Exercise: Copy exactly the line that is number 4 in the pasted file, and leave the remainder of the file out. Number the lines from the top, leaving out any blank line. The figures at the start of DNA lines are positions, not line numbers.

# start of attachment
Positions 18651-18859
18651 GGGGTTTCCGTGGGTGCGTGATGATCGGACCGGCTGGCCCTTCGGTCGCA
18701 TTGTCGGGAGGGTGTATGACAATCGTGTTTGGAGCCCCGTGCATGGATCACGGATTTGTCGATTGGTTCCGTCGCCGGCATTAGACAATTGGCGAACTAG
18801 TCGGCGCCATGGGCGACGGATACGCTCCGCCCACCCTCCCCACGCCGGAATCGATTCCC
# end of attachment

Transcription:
18801 TCGGCGCCATGGGCGACGGATACGCTCCGCCCACCCTCCCCACGCCGGAATCGATTCCC